The subsequent developments and their solutions can be understood better after a proper identification of the three children of Ann Jackson and Micajah Thomas: (1) Mourning Thomas Jackson (4 May 1785–1805), married first Thomas M. Alston on 12 Oct. 1802 and second James Branch (brother of Governor John Branch) on 14 Dec. 1803; as a widower, Branch married second Martha Hilliard on 26 Sept. 1806 and died about 1 Nov. 1807. (2) Margaret Thomas Jackson (4 May 1785–9 June 1866) married General Joseph John (Jack) Alston on 7 Oct. 1802. (3) Temperance Thomas Jackson (14 Sept. 1787–after 1840) married James Wright Alston.

Of the four later children that Ann Jackson had by William Arrington: (1) Mary Arrington Jackson (b. 29 Aug. 1790) married first Captain James M. Nicholson (d. May 1809) on 11 Dec. 1806 and second General Joseph Arrington. (2) John D. Arrington (b. 4 May 1792), married Joanna Williams Drake on 28 Jan. 1812. (3) William Arrington, Jr., married Ann Brinkley. (4) Martha Arrington (7 Nov. 1795–20 June 1870) married in 1812 her step-brother Lawrence Battle (20 Mar. 1788–30 Aug. 1841).

Then in December 1804 General Arrington married as his second wife Mrs. Mary Williams Battle (1768–3 Sept. 1816), the widow of Captain William Battle, by whom he had two additional children: (1) Ann Arrington (1805–1825), married Peyton Randolph Tunstall in 1822. (2) Colonel Nicholas Williams Arrington (25 Dec. 1807–14 Feb. 1865), married Temperance Arrington Drake on 18 Apr. 1827 and is reputed to have become the most famous American fighter of gamecocks.

At its July 1810 term the North Carolina Supreme Court reviewed an appeal of Alston and Wife v. Branch and Arrington from the Halifax County Court and decided that James Branch and his heirs had been correct in maintaining their title to the land, slaves, and moneys heired by his first wife, Mourning Thomas Jackson. In the case of Arrington v. Battle as appealed from the Nash County Court to the January 1813 term of the Supreme Court, it was determined that both parties were liable for the charges of the county clerk. Joseph Arrington would return the slave woman and her increase and pay all other costs of the suit, and Lawrence Battle would restore to Arrington the purchase price of £250.

The lawsuit of Branch v. Arrington concerning income and interest from the Macajah Thomas estate was introduced into the Halifax County Court of Equity at the April 1815 term and was heard in July 1815 by the state supreme court. The state court ruled that guardian William Arrington and his successor were bound to report annually all interest and other income from the estate of their wards "after the deduction of just charges." The case of Arrington v. Arrington Heirs from the Nash County Court was heard by the same session of the supreme court, which decided that only the lands acquired by William Arrington after signing the marriage contract with Mrs. Mary Battle on 10 Dec. 1804 were subject by law to her claim of dower.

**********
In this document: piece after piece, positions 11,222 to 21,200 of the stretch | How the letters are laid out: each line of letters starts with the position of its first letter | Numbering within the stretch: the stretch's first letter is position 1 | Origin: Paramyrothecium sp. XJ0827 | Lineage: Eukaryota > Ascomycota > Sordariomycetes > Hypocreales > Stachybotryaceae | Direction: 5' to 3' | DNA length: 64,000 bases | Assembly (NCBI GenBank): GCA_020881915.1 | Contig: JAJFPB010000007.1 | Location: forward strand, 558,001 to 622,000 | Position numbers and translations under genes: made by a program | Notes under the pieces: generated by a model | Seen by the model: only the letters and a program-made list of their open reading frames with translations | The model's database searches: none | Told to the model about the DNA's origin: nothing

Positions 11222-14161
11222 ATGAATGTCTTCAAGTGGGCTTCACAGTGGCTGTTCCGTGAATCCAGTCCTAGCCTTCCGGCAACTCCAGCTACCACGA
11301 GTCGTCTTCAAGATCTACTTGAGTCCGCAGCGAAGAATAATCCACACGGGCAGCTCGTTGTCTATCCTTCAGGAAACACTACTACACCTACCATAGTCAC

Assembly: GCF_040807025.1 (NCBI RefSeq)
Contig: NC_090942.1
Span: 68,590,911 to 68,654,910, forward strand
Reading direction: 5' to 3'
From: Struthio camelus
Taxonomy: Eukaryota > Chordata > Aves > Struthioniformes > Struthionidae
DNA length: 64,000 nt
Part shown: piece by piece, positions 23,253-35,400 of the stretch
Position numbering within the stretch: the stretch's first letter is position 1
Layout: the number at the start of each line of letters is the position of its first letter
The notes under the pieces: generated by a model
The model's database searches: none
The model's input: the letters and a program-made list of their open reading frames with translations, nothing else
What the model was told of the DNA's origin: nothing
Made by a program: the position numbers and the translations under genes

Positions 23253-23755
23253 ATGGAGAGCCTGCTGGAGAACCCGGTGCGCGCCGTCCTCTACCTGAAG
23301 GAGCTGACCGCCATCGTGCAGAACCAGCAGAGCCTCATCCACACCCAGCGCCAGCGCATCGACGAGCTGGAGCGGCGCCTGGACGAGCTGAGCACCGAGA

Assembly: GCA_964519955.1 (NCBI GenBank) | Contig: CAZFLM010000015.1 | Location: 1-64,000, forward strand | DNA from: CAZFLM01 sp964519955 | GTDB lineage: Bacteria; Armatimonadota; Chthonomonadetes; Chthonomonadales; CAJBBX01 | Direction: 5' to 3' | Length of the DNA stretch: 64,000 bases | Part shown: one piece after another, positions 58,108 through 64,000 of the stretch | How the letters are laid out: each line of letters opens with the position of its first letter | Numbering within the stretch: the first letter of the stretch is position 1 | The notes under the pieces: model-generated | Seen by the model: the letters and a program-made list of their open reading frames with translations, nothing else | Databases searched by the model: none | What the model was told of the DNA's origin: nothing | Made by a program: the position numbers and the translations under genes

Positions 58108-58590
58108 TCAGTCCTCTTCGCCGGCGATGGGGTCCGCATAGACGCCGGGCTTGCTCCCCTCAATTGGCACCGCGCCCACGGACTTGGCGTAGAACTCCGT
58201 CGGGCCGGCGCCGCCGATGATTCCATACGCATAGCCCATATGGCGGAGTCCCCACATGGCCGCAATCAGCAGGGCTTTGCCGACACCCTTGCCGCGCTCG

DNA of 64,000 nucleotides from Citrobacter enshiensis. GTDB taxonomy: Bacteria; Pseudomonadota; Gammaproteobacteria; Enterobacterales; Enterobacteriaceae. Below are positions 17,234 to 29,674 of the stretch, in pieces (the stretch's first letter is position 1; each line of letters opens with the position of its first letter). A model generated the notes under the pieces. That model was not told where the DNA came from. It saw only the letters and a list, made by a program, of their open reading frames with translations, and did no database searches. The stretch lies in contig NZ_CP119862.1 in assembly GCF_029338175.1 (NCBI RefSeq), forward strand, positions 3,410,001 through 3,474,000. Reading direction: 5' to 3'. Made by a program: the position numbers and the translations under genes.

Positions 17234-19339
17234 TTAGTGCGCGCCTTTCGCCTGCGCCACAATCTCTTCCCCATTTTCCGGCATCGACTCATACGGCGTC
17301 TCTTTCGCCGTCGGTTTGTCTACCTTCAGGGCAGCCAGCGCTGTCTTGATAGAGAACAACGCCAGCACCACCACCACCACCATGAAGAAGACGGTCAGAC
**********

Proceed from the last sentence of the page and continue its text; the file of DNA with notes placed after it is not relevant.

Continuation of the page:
On 18 June 1816 the litigation of Arrington and Others v. John Alston was instituted in the Nash County Court on the issue that the slaves and other personal property bequeathed by Micajah Thomas to Mourning Jackson Branch in 1788 had been in a different clause from the real property and by all applicable law and equity should have reverted in equal shares to her legitimate and illegitimate heirs by blood (i.e., all the living children of the late Ann Jackson Arrington, including the never-identified first four who were "born out of wedlock" and bore the surname Monroe). The July 1818 term of the North Carolina Supreme Court rendered judgment that this personal estate belonged to the aforesaid "heirs at law."

What appears to have been the last litigation over the Micajah Thomas estate was begun in the Nash County Court of September 1820, and concluded without further involvement of the state supreme court, for the recovery and division of Mourning Branch's real property consisting of 3,025 acres worth $5,166 on Peachtree and Pig Basket creeks and of 540 acres worth $5,215 north of Tar River at Rocky Branch. On 14 Dec. and 19 Mar. 1821 twelve tracts in six shares of 594 acres each were finally divided among her two half brothers and the husbands representing her two whole and two half sisters.

References:

John B. Boddie, Virginia Historical Genealogies (1954).

John L. Cheney, Jr., ed., North Carolina Government, 1585–1974 (1975).

Walter Clark, ed., State Records of North Carolina, vols. 6, 8–9 (1888–90).

William L. Saunders, ed., State Records of North Carolina, vols. 12, 15–17, 19–20, 24 (1895–1905).

Tarboro Free Press, 11 July 1828.

Wills and deeds of Edgecombe County, Tarboro, and of Nash County, Nashville.

Wilson Daily Times, 1–15 Dec. 1953, 24, 27 Apr., 11 Oct. 1954, 14–20 July 1955, 27 Sept. 1956, 21–30 Dec. 1957.

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This article is from the Dictionary of North Carolina Biography, 6 volumes, edited by William S. Powell. Copyright ©1979-1996 by the University of North Carolina Press. Used by permission of the publisher. For personal use and not for further distribution. Please submit permission requests for other use directly to the publisher.